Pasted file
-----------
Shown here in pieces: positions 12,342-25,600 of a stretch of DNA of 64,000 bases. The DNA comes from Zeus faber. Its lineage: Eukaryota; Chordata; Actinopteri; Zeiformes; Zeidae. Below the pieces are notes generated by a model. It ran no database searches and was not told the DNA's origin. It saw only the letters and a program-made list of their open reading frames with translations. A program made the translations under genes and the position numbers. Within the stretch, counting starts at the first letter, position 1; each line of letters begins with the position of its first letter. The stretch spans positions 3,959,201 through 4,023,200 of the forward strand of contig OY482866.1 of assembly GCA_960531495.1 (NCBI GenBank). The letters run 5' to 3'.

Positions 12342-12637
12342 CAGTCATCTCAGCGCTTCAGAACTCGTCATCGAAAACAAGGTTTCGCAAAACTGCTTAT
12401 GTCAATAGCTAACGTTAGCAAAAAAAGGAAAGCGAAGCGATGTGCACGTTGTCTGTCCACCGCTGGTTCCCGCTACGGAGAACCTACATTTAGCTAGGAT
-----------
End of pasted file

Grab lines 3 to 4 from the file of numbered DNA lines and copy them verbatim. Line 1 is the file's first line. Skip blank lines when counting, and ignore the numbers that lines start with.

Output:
12342 CAGTCATCTCAGCGCTTCAGAACTCGTCATCGAAAACAAGGTTTCGCAAAACTGCTTAT
12401 GTCAATAGCTAACGTTAGCAAAAAAAGGAAAGCGAAGCGATGTGCACGTTGTCTGTCCACCGCTGGTTCCCGCTACGGAGAACCTACATTTAGCTAGGAT